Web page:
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River Valley bond issue wins big
Wednesday, November 8, 2000
MARION, Ohio -- Cheers erupted throughout the evening from supporters of the River Valley school district as a $19.6 million bond issue to help rebuild the district cruised to victory.
In final, unofficial returns, the tax won approval with 60 percent of the vote.
The campaign focused on tying state and federal funds to local money to build two new, bigger elementary schools and relocate the high- and middle-school campus from former U.S. Army land contaminated with chemical waste.
School Superintendent Tom Shade last night donned a T-shirt that said, "Opportunity Knocked. River Valley Answered.''
"I am so happy and so excited for the students and the district,'' he said. "We are going to rebuild a school district.''
The battle to pass a bond issue for the 1,700- student district has been tough. Twice in the past year, voters rejected requests to replace the district's three old and overcrowded elementaries.
Yesterday's passage -- spurred by reports of contamination on the high- and middle-school campus -- will help pay for two new elementary schools and also to relocate the high school and middle school.
Some residents have said they believe higher- than-normal leukemia and other possible health problems are the direct result of the schools being built on a former military depot where chemical waste was dumped for years.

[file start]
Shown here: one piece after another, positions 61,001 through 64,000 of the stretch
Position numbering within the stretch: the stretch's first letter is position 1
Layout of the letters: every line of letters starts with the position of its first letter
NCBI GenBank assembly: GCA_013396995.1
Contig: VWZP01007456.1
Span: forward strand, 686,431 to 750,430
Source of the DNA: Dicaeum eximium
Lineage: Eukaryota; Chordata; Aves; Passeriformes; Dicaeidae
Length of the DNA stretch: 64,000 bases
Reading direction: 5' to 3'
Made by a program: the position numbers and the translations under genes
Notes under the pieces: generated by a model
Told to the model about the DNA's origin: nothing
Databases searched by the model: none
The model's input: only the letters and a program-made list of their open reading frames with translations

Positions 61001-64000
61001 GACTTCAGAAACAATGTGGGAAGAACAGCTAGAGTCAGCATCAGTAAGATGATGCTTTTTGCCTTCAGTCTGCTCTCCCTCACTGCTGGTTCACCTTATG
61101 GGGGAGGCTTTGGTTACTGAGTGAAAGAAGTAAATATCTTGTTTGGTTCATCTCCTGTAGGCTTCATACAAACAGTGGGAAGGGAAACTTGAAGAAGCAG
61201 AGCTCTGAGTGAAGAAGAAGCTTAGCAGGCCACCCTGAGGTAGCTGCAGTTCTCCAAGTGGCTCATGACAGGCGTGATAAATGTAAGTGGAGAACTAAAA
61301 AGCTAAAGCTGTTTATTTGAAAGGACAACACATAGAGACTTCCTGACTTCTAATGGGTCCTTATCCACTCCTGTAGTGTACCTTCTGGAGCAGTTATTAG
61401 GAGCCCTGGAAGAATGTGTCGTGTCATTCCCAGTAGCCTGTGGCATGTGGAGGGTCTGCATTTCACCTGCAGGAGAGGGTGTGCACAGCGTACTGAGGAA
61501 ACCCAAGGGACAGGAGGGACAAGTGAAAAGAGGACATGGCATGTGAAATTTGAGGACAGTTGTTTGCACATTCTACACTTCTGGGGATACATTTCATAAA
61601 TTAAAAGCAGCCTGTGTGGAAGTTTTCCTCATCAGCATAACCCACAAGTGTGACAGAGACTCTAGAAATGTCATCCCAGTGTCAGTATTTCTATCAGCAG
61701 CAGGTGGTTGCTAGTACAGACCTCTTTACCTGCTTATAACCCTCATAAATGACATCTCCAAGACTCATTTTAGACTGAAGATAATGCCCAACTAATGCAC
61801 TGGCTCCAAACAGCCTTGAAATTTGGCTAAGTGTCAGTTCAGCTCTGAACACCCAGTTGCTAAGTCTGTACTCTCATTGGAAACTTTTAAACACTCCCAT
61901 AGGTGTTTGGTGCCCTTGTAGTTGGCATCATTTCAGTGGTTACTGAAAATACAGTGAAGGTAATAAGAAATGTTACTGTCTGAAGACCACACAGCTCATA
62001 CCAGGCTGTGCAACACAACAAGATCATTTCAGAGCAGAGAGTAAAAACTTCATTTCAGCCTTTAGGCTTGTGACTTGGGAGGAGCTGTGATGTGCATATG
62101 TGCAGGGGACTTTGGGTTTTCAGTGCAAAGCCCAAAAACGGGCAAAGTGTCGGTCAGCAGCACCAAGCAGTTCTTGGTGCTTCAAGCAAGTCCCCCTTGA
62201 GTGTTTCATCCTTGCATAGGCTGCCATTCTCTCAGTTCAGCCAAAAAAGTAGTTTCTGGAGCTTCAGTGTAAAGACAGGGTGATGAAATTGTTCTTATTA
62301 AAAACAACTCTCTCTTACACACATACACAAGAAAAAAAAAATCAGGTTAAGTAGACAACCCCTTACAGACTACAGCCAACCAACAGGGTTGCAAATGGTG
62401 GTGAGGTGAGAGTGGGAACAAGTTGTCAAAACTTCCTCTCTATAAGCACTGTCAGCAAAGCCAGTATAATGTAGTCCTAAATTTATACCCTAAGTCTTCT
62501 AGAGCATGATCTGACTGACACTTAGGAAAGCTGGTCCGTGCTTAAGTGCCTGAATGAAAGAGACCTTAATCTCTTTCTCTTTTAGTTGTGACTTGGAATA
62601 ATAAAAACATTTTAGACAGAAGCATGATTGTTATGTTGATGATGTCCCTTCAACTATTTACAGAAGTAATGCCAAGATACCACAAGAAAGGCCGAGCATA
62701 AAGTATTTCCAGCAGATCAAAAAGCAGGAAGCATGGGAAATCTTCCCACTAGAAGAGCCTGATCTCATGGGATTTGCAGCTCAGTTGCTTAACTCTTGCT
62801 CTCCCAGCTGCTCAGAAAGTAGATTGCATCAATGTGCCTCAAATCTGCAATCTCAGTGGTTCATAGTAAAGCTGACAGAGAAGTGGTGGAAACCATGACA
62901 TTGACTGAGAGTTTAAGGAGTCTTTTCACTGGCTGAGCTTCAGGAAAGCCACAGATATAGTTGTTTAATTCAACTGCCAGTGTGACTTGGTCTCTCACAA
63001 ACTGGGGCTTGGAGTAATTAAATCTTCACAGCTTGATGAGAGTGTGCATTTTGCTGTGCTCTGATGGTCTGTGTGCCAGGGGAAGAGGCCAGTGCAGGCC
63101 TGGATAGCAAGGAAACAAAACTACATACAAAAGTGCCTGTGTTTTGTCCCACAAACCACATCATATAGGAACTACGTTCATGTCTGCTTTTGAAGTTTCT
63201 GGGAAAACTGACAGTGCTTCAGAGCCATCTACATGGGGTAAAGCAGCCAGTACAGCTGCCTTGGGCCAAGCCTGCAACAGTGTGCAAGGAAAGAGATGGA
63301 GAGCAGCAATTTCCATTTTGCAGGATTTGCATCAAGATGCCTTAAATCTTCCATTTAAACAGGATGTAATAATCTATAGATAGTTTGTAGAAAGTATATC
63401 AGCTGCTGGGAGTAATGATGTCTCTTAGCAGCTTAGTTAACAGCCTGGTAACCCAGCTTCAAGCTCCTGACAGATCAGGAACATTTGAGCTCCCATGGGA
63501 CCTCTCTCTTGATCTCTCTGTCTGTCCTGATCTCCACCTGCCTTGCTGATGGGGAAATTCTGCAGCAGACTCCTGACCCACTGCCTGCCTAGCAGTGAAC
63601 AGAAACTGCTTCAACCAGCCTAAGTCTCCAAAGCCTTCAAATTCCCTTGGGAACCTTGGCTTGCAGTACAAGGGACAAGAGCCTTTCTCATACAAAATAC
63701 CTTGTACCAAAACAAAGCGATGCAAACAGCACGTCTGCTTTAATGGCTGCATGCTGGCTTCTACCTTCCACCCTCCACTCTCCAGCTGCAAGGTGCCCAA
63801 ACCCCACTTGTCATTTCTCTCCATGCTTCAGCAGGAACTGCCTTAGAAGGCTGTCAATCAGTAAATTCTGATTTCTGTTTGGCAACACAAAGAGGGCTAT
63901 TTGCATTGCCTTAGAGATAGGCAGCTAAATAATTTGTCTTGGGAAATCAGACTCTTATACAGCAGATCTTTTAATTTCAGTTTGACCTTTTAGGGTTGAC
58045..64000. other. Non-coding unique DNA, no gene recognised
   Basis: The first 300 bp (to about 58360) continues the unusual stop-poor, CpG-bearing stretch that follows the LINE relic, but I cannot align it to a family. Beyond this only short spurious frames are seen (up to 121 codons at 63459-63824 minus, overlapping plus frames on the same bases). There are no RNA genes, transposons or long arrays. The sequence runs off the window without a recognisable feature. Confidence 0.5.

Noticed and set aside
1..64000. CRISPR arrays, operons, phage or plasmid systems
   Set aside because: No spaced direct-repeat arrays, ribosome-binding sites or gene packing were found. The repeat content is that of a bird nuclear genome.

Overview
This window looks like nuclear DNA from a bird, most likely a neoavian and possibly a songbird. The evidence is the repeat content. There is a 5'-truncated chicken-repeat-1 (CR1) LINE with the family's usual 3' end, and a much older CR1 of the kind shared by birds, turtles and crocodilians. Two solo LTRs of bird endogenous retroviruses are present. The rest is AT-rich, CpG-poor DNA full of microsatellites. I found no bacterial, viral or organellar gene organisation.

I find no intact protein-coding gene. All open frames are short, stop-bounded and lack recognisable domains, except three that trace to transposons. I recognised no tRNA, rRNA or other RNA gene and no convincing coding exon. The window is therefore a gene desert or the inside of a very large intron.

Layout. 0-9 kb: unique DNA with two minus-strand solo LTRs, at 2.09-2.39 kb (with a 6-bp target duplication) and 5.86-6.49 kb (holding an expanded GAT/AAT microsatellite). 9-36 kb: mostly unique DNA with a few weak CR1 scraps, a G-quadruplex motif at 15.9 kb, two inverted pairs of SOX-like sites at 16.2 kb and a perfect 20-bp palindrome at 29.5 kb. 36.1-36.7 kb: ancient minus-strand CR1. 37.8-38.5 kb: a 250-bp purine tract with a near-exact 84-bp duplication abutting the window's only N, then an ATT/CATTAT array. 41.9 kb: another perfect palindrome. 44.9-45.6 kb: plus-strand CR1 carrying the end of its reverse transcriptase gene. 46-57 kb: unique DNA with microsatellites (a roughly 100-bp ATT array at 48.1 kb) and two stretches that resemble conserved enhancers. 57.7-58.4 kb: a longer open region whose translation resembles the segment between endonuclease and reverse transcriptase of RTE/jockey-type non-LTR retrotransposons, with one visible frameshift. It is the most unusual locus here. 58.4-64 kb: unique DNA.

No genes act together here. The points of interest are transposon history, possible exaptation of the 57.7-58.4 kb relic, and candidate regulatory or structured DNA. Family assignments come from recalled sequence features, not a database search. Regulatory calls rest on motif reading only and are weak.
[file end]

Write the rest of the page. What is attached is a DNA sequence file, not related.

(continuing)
However, government and school officials believe the most contaminated areas near the school have been fenced off or restricted and that any health threats are minimal. Air and water monitoring continues.
The federal government has promised $15 million for the new high school and middle school; the state is kicking in another $8.9 million for all the schools.
It could be three years before the new high school and middle school are completed and the 800 students are moved.
Construction of the new elementary schools also is expected to take about three years. Several potential sites are being explored.
In other surrounding counties:
The Chillicothe City School District saw its five-year, $4.5-mill levy defeated,56 to 44 percent. The district also lost issues in May and August. The Zane Trace Local School District also had its third request in a row defeated. Voters decided against renewal of a 0.5 percent income tax, 52 to 48 percent.
Mark Beckenbach contributed to this story.
Copyright © 2000, The Columbus Dispatch